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  • ProviderNotFoundException wiring CXF's WSS4JInInterceptor with Spring Security.

    Hi everybody.
    I' have a project using Spring and CXF (it is sort of a legacy code and I need some RPC style web services) using X509Certificates.
    It is all setup, and CXF's WSS4JInInterceptor takes care of encryption and validating the signature. Now I'm trying to wire it with spring security for authorization.

    What I'm really trying to do is to check if the principal in the X509 certif. has the proper granted role to access the particular URL it is trying to access.

    I have the basic security setup as indicated in the chapter 2 of the reference guide:

    Code:
    <http auto-config="true"> 
    		<intercept-url pattern="/warehouse*/**" access="ROLE_RETAILER"/>				
    	</http>	
    
    <authentication-manager alias="authenticationManager"/>
      	
      	<authentication-provider>
    		<user-service>
    			<user authorities="ROLE_WEBCLIENT" name="webclient" password="webclientpass"/>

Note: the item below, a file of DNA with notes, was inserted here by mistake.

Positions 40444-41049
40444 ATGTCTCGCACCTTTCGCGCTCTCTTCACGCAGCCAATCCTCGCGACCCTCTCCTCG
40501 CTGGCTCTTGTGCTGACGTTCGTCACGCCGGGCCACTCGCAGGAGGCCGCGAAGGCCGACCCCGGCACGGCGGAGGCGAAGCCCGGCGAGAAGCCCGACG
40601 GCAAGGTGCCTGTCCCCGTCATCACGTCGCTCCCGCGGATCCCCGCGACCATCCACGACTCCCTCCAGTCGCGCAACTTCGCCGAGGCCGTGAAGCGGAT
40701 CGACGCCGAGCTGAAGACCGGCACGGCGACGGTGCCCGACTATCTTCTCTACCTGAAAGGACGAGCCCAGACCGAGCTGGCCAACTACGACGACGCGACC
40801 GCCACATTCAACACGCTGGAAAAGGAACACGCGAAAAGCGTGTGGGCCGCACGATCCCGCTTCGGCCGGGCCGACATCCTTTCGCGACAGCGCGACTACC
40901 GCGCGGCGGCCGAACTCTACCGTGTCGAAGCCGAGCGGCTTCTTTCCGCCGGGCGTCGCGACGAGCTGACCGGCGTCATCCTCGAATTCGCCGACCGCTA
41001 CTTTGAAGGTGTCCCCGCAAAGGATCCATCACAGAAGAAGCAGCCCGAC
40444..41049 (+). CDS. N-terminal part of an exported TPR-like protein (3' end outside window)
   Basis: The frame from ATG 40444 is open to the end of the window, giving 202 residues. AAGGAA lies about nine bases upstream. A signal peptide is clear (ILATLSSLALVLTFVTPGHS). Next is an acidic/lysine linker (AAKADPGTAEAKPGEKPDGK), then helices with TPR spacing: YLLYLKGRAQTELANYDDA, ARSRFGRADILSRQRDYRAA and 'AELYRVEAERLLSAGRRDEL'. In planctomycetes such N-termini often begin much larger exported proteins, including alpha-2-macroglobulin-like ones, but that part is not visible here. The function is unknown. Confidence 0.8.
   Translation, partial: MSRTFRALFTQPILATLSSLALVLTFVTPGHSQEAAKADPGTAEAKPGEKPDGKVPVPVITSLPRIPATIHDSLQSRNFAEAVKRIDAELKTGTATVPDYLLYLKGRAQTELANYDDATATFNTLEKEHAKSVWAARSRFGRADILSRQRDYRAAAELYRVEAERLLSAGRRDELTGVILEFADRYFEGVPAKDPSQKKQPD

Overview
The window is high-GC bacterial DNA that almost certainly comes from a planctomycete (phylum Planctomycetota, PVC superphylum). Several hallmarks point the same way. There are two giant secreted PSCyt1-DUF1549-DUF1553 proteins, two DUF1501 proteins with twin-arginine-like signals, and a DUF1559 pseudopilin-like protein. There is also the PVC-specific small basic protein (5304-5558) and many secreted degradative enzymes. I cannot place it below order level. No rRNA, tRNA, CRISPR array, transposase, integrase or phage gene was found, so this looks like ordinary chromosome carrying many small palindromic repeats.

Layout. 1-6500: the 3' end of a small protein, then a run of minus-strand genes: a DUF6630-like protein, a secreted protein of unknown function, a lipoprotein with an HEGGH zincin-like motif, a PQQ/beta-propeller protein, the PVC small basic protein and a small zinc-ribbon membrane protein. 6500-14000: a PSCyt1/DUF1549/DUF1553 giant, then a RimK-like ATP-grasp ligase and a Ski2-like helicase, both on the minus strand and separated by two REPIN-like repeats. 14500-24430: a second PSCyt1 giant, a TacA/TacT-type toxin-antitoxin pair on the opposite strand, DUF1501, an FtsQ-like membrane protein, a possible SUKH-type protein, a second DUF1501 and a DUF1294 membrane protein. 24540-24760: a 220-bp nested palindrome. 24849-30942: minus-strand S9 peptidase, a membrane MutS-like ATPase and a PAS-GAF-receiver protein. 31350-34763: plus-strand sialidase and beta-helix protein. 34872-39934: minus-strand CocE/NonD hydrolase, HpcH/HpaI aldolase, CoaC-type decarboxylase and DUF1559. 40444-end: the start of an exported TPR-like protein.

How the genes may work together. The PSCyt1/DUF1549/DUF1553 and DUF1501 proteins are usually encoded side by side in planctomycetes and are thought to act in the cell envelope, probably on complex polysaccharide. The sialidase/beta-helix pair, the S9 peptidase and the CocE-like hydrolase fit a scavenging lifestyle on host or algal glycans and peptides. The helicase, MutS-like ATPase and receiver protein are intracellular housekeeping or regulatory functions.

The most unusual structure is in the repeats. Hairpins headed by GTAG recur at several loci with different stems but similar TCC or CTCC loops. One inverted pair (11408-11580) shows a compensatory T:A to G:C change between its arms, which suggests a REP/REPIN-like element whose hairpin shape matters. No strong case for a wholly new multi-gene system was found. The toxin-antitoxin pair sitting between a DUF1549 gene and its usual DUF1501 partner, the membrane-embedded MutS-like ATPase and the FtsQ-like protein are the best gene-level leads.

<user authorities="ROLE_RETAILER" name="retailer" password="retailerpass"/>
    			<user authorities="ROLE_WAREHOUSE" name="warehouse" password="warehousepass"/>
    			<user authorities="ROLE_MANUFACTURER" name="manufacturer" password="manufacturerpass"/>
    		</user-service>
    	</authentication-provider>
    This is placed in a security configuration file wired in the web.xml and with the security namespace as default. It is correctly loaded by spring, no problems there.

    I followed the suggestions in CXF mailing list and placed a second interceptor (I named it "SecurityConnector") after the WSS4JInInterceptor, and there I already have the X509 certificate from the first interceptor to create an Authentication with, and the SecurityContextHolder to set the authentication into. I also wired spring security's authenticationManager into my SecurityConnector, just in case.

    In the "handleMessage" method of this interceptor I've got:

    Code:
    List<Object> results = (List<Object>)message.get(WSHandlerConstants.RECV_RESULTS);
    ...
    for (Iterator iter = results.iterator(); iter.hasNext();) {
        WSHandlerResult hr = (WSHandlerResult) iter.next();
    ...
        for (Iterator it = hr.getResults().iterator(); it.hasNext();) 
               {
                   WSSecurityEngineResult er = (WSSecurityEngineResult) it.next();
                   if (er != null && er.getCertificate() instanceof X509Certificate) 
                   {
                	   //X509Certificate cert = er.getCertificate();
                       //Authentication authentication = new X509AuthenticationToken(cert);
                	   Authentication authentication = new PreAuthenticatedAuthenticationToken(er.getPrincipal(), er.getCertificate());
                       //authentication.setAuthenticated(true);